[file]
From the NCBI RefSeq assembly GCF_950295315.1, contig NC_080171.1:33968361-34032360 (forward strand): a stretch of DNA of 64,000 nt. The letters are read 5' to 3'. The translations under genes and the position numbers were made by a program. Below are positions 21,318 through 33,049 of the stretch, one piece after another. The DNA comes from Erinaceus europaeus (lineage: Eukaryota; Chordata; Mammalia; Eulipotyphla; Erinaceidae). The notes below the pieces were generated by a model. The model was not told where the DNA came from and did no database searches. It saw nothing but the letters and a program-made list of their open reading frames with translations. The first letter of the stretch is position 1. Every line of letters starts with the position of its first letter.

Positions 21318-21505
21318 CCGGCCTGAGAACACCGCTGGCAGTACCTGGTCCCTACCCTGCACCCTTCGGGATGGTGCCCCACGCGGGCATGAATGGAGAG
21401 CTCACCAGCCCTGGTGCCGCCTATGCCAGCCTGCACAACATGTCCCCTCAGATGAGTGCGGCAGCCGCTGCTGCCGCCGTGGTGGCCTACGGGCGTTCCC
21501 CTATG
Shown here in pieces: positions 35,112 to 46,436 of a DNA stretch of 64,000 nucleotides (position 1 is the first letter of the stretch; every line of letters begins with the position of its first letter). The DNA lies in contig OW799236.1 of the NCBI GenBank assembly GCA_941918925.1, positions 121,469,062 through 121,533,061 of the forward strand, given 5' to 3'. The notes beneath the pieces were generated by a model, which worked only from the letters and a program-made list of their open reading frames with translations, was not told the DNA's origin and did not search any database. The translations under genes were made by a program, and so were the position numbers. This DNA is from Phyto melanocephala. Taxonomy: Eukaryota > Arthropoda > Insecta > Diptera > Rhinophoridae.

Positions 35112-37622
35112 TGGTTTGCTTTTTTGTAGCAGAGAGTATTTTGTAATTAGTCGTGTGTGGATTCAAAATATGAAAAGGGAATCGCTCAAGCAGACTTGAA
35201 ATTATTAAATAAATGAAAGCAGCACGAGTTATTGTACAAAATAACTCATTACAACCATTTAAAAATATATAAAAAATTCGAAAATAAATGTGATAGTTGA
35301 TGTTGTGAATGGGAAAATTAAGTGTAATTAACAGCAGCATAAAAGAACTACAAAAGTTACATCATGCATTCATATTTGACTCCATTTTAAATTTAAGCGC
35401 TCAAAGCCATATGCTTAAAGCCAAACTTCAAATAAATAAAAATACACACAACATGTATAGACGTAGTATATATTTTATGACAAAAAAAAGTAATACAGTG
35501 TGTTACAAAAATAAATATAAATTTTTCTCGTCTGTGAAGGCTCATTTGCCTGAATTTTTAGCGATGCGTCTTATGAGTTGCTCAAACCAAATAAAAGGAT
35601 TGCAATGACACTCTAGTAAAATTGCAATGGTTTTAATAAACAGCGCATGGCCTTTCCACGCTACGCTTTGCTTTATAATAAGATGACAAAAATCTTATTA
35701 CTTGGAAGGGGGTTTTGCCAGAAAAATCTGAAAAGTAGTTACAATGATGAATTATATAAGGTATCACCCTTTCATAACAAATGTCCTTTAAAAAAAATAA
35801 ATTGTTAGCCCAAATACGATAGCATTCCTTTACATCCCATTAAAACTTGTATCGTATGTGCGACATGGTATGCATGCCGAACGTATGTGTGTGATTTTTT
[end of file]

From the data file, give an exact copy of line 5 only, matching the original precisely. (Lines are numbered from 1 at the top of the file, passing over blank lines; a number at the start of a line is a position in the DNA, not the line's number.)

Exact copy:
21501 CTATG